Saturday, August 8, 2015

Pleasures Along the Bikeway

Another gorgeous day, a good friend to spend it with, and a terrific place to walk amid midsummer's burgeoning wildflowers and the fascinating creatures that live among them:  that was my lucky day today. Knowing the limitations my injured leg places on me, my good friend Sue suggested a morning stroll along the paved paths of the Warren County Bikeway, and I was delighted to take her up on that.

The day was warm and sunny, with a sweet cool edge to the breeze that made walking in the sun a great pleasure, especially where our path was lined with a splendid mix of summer flowers.  Here, Joe-Pye Weed, Goldenrod, Spotted Jewelweed, and Virgin's Bower form a thicket along the way.

The aster explosion has just begun, and the Flat-topped Aster is among the earliest of them to bloom.

Under the shade of trailside shrubs, this sprawling Bedstraw looked like tiny stars scattered among the ferns.

Tall stalks of Wild Blue Lettuce towered above the underbrush, and their flowers are so tiny we might have passed them by without a second glance.  But the sunlight picked out this little cluster of wee little blooms that begged for a closer look at their translucent beauty.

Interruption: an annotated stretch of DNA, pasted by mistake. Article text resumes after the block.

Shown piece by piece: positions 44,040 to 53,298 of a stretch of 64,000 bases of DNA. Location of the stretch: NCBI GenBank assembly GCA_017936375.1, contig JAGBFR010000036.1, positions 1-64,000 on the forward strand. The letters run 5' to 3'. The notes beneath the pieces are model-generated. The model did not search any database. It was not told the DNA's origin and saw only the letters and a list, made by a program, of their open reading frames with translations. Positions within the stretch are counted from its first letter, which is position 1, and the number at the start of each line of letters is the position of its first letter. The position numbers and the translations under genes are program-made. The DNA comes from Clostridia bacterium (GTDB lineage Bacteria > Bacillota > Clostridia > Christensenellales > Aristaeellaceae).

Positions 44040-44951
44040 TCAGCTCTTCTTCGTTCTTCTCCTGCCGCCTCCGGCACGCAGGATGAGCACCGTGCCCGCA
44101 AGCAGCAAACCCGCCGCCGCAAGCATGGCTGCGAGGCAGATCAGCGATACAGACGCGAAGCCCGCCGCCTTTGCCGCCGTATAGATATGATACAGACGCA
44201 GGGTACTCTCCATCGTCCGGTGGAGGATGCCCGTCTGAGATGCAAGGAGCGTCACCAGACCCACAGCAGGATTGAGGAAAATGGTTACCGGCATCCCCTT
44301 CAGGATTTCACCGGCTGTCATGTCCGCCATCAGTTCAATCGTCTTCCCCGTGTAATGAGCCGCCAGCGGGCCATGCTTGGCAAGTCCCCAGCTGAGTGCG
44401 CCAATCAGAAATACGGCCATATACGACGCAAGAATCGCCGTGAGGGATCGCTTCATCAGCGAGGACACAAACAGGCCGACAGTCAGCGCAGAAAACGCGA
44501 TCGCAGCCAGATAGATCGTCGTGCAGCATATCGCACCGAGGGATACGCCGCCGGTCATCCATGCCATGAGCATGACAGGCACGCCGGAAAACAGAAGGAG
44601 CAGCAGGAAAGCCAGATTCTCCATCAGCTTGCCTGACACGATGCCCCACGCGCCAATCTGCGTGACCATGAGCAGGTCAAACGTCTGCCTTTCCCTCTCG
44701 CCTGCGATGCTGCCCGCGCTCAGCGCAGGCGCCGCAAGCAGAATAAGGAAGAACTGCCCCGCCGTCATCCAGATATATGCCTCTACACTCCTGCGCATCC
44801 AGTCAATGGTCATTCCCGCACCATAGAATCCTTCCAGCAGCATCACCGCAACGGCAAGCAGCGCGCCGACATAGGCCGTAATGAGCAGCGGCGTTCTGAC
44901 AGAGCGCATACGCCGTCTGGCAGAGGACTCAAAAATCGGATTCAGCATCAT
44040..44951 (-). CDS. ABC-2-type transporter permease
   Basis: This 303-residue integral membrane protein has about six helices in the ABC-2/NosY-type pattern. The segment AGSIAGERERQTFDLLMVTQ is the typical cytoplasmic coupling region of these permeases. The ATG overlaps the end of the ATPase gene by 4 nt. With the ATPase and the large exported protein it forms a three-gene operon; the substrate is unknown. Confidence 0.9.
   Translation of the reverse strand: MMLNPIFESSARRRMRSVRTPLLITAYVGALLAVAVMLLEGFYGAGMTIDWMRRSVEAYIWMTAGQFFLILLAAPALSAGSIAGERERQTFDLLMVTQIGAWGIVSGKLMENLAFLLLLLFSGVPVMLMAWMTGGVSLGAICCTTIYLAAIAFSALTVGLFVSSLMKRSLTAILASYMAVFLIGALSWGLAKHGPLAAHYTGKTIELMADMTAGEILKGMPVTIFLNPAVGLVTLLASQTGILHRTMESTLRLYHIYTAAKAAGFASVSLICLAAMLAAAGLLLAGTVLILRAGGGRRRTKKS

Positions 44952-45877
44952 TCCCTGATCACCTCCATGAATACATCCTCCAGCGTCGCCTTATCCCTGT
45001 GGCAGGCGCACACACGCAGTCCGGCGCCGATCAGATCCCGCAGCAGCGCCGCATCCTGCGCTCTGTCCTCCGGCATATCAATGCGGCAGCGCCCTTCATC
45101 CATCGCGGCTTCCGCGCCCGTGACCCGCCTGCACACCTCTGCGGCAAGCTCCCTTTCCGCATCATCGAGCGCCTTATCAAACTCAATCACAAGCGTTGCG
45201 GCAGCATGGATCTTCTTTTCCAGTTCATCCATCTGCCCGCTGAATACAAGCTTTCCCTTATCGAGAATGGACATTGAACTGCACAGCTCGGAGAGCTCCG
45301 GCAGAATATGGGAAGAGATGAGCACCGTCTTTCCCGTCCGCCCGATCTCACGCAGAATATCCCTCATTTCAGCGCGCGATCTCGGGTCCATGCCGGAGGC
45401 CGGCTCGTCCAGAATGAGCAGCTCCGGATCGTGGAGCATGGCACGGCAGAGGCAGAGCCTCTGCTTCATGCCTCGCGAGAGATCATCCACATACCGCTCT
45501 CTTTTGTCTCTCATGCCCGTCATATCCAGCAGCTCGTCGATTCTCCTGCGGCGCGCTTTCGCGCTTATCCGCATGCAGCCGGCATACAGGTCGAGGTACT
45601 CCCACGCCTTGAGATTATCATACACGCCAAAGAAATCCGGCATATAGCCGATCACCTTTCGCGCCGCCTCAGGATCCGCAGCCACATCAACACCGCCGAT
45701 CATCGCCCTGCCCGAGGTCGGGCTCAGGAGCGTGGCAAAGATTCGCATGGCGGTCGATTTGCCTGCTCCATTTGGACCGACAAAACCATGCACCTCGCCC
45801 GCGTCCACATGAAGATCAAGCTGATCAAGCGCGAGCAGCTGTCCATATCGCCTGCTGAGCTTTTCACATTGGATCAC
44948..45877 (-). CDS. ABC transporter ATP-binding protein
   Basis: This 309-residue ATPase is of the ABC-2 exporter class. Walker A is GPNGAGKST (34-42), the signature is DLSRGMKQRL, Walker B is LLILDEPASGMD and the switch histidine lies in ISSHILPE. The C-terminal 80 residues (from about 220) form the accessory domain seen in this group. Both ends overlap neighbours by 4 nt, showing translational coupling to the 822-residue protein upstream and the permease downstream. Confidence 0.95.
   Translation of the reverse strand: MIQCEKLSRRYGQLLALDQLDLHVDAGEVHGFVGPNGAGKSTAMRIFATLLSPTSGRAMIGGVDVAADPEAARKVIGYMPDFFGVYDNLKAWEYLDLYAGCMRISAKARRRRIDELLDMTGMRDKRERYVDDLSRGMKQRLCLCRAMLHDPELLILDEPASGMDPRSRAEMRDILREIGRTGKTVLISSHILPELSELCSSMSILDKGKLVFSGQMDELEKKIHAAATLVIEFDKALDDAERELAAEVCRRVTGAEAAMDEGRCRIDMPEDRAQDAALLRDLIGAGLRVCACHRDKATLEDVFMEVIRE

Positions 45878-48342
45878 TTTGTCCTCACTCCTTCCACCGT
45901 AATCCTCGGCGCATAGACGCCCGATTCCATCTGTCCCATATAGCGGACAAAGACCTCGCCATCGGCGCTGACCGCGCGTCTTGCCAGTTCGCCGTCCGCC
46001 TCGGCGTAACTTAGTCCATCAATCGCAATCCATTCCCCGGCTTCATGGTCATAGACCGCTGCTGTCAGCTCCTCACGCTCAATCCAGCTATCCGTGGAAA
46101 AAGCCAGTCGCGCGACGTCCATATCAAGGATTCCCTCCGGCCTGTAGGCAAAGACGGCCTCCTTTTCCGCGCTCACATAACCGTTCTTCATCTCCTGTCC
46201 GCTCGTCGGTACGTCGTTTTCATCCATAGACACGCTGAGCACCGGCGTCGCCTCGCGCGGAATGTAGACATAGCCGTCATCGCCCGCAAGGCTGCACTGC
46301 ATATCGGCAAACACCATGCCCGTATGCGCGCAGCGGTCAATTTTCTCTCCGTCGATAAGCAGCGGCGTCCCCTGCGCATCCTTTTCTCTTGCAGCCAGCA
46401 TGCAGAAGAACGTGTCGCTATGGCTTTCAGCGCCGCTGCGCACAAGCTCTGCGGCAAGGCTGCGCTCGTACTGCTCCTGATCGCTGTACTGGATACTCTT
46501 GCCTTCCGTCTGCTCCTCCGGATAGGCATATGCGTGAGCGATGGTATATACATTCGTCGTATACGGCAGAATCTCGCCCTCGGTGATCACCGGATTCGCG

The Panicled Dogwood had long ago shed its white flowers, but its clusters of green berries atop vivid pink pedicels were as lovely as any flowers had been.

While examining milkweed leaves in the hope of finding Monarch Butterfly eggs or  larvae, we discovered some other interesting creatures.  We later determined that these fat green caterpillar-like things were actually Syrphid Fly larvae chowing down on the aphids assembled there.

Yes, finding critters is even more fun than finding flowers, especially when we encounter such vivid critters as this bright-yellow Crab Spider perched on a Black-eyed Susan. It stood its ground as we got in close, never retreating but rearing up and raising its front barbed legs as if to grab us the same way it grabs all of its prey.

But the critter find of the day was this little Gray Tree Frog huddling atop a milkweed leaf, its normal gray coloration turned green to attempt some camouflage among the greenery.  That stratagem  (along with my poor eyesight) worked with me, since  I passed it by, assuming that pale green blob was just a milkweed pod.  I never would have seen it, if not for my eagle-eyed friend Sue.  We wondered what might have brought it down to earth from its normal tree-top residence.  Perhaps one of our recent storms blew it down.

After an hour or so of exploring this mid-summer naturalist's paradise, I was ready to rest my knee, so we headed north to Lake George and a wonderful lunch on a restaurant deck that offered this beautiful view.  Life doesn't get much better than this!  Even the food was good, and the parking was free!


Sara Rall said...

Wonderful post, and doesn't that frog look grumpy?

Raining Iguanas said...

I always like the lunch part best.

Woody Meristem said...

Great find of the gray tree frog.